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The recent United States Supreme Court ruling in Koontz v. St Johns River Water Management District, 133 S. Ct. 2586 (2013) established that a government cannot deny a land use or environmental permit based on the landowner’s refusal to accede to the government’s demands to either turn over property or pay money to the government unless there is an essential nexus and rough proportionality between the government’s demand on the landowner and the effect of the proposed land use. In CS/CS/CS HB 383, the Florida Legislature created a cause of action for the imposition of a development or permit condition that rises to the level of a prohibited, and therefore unconstitutional, exaction.

Under the legislation, plaintiffs are required to provide pre-suit notice to the governmental entity to allow an opportunity to explain or correct the prohibited exaction. If suit is filed, the legislation requires the governmental entity to prove the exaction complies with the standards set by the Supreme Court, and the property owner must prove damages from the prohibited exaction. The bill sets forth the measure of damages recoverable as the difference between a legal exaction and a prohibited exaction and allows for injunctive relief and attorney fees to the prevailing party. Impact fees and non-ad valorem assessments are exempt from the provisions of the legislation.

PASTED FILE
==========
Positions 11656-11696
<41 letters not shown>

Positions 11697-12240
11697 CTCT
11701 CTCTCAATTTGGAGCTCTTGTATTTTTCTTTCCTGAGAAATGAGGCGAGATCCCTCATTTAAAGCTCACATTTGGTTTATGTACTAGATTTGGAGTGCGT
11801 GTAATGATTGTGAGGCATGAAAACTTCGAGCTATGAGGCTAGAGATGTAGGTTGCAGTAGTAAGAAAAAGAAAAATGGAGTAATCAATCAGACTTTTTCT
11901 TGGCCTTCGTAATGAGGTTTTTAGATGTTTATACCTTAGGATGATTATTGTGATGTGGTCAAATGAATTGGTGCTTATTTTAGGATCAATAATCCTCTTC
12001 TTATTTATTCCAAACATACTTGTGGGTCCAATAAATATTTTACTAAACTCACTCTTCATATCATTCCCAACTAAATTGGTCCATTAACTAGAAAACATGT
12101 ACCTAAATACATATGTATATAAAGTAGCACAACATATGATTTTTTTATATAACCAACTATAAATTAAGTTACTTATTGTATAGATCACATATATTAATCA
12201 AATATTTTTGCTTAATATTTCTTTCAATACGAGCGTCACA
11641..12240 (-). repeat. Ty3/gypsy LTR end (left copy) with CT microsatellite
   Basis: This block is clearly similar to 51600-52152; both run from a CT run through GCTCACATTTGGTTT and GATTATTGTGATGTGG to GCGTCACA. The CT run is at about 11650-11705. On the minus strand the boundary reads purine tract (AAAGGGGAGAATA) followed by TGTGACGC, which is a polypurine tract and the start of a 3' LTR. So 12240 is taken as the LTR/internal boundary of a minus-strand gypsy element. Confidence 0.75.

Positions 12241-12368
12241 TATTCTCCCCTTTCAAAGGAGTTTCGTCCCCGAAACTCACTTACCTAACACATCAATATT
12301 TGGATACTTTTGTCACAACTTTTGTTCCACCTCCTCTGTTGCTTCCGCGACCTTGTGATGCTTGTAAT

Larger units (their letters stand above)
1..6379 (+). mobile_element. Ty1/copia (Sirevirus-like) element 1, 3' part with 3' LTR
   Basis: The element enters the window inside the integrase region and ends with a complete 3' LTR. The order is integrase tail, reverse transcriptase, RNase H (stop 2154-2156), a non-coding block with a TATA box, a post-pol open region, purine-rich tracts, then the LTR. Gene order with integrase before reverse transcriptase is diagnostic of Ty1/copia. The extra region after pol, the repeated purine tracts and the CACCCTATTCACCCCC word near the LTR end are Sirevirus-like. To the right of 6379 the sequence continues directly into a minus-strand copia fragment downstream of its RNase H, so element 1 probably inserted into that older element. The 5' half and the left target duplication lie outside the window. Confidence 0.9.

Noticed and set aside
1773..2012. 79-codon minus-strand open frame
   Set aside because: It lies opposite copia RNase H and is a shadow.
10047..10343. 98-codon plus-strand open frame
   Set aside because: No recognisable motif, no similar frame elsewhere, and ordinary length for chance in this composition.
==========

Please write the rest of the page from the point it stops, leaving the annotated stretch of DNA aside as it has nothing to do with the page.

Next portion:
The bill has not yet been presented to the Governor. He will have 15 days to take action once he receives the bill, and he is expected to sign it. Once in effect, it will apply to all prohibited exactions imposed or required in writing on or after October 1, 2015 as a final condition of approval for the requested use of real property. Even if a governmental entity requires a property owner to agree in writing to the imposition of the exaction, the right to bring an action under the act cannot be waived.

It is expected that the existence of the new cause of action will have a moderating effect on governmental entities that impose conditions on development approvals, as was the case with the passage of Florida’s Bert Harris Act in 1995. If not, Florida property owners will now have a clear remedy for the imposition of any unconstitutional exactions.